Maybe Howard will jump in with his 2 cents considering he dealt with tires, pressures and weighting for quite sometime.

 

 



__________________

Bill & Linda
2014 New Horizons Majestic F37RLTSS 96

2016 RAM 5500HD \ 4-Wheel Drive \ Link Air Ride
Classy Chassis RV Hauler Bed Conversion \ Aux Fuel Tank 



RV-Dreams Family Member

Status: Offline
Posts: 139
Date:

Bill and Linda wrote:
FastEagle wrote:
Bill and Linda wrote:
FastEagle wrote:
arcaguy wrote:
FastEagle wrote:
 Don’t be sucked into inflating them to the load carried.

{Edit}

The following is an excerpt from the U.S. Tire Manufacturers Association.

“Inflation pressure recommendations may also be determined based on the tire manufacturer’s specifications, which define

the amount of inflation pressure necessary to carry a given load. These inflation pressures may differ from those found

on the vehicle tire placard or certification label.”

 


 So, I'm still confused.  Actually I'm not.  I have tire X on my RV.  I was supplied an inflation chart provided by the manufacture for those OEM supplied tires.  It says I should inflate my tires to a PSI based on the "known" - known by calibrated scales on a wheel-by-wheel basis - inflation based on those known, certified weights. (Heaviest tire determining PSI for all tires.) That inflation is less than then the maximum inflation on the side of the tire.  Are you saying the tire manufacture's recommendations are wrong and we should do otherwise and ignore the tire manufacture's charts?  That's what I read in this and other posts.


 It's my guess that your "tire X" is a commercial tire.  When tires are fitted to RV trailers they are done so under the guidance of FMVSS. Regardless of design they are all fitted and serviced as trailer tires. Tire manufacturers NO NOT set vehicle recommended cold inflation pressures. They do provide the vehicle manufacturers with charts designed to determine the correct inflation pressures needed for each vehicle manufacturer fitment of OE tires. However, RV trailer manufacturers seldom reefer to inflation charts because of the different fitment standard for OE tires. On RV trailers there are no standards requiring load capacity reserves. Almost all RV trailer manufacturer's select tires with marginal load capacities and then set the recommended cold inflation pressures at a PSI value to provide maximum load capacity from the tires. There is no wiggle room. It's important to remember that the inflation pressures depicted on a ST or LT tire's sidewall is not it's maximum allowable inflation pressure. That PSI value on the sidewall is the amount of inflation needed for the tire to provide its full load capacity.   



-- Edited by FastEagle on Tuesday 14th of August 2018 08:13:35 AM


 Now with that important clarification we're on the same page.  Indeed, most "RV" grade tires (my term but Goodyear uses the term "RV Tire" as well) are running at or very near there rated capacity.  And indeed, the sidewalls are many times the issue. Many RV's on "G" or less tires, (generalization) are pushing the limit if not overloading at least one tire if the trailer is used for full timing.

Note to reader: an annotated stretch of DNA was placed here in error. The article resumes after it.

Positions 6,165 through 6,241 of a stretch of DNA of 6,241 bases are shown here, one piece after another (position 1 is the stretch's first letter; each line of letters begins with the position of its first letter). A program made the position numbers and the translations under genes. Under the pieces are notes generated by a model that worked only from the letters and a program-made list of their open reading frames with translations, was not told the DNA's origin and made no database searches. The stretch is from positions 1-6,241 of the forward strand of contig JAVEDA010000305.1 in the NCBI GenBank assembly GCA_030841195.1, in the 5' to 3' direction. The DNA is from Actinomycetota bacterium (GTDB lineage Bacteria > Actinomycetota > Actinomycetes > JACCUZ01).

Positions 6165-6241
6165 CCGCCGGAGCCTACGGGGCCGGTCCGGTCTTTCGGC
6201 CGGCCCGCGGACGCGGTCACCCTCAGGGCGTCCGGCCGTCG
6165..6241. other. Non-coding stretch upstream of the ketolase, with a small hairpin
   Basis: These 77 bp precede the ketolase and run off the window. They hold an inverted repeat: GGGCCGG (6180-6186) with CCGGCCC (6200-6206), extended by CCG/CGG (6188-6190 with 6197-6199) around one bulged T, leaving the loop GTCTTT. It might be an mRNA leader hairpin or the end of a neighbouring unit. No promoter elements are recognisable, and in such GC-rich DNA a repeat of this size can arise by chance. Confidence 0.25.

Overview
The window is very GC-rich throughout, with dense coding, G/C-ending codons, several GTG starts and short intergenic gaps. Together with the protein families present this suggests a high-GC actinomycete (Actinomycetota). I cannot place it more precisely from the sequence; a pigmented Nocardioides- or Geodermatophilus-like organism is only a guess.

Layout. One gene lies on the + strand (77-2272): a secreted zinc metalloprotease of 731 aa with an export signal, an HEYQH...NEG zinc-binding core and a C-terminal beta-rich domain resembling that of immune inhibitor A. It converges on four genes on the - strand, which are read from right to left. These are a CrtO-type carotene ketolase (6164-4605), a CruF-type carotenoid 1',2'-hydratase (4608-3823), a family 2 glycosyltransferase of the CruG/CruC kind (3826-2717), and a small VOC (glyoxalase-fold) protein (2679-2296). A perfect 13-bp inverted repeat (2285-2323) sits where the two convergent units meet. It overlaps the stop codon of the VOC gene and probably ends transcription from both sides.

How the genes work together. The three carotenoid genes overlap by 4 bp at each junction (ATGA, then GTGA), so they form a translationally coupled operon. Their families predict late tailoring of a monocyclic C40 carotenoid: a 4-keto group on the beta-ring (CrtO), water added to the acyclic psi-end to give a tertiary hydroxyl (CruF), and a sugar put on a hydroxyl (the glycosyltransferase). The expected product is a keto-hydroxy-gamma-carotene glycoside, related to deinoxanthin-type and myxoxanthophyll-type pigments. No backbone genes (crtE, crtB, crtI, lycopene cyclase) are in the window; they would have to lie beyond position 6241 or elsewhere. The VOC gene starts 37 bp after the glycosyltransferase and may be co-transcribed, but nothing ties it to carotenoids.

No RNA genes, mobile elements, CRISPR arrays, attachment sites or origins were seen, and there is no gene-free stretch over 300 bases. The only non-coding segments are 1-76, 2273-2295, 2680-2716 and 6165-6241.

My comment was to clarify that most, but not all, of the time RV's should be run at the maximum inflation for the reasons you stated. That's an important detail.  But there is a "it depends" that needs to be added as many on this site are running commercial tires which are provided by the OEM and they indeed, in many cases, are over rated beyond the wheel and axle limits / load and quite a bit in fact over rated if run a max psi.  Hence the tire OEM recommendations as to load are totally applicable and should be followed, in my opinion, if one knows the weights on the wheels and uses the measured max wheel weight as the determining PSI as I commented.

Maybe Howard will jump in with his 2 cents considering he dealt with tires, pressures and weighting for quite sometime.

(I think I mentioned this earlier. The RV trailer manufacturer has the sole responsibility for selection, fitment and setting the recommended cold inflation pressures for all Original Equipment tires from whatever design they deem appropriate for that vehicle). (Tire manufacturers do not set recommended inflation pressures for any vehicle certified in accordance with FMVSS).  

 


 It's a judgement call for the vehicle owner. Vehicles built under the guidance of FMVSS are going to be certified in accordance with CFR 49 Part 567 (Certification). Under that procedere there is always a recommended cold inflation pressure. Without such recommendations there is no safety guidelines to follow. I think if you read chapter #4 of the enclosed reference you may have a better understanding of the safety features of the industry. I often refer to it as being in the playing field. The industries involved with tire safety, operate within the guidelines set by those players in the field. And that's why I started with the judgement call. Once an owner is fully aware of all the safety guidelines set to play in the field, they may find  an option to play outside of the field, thus overriding all of the industries expert advise. 

https://www.ustires.org/sites/default/files/CareAndService_PassengerAndLightTruckTires.pdf

Chapter #4 addresses RV tires.

 



-- Edited by FastEagle on Tuesday 14th of August 2018 02:37:34 PM



-- Edited by FastEagle on Tuesday 14th of August 2018 02:38:59 PM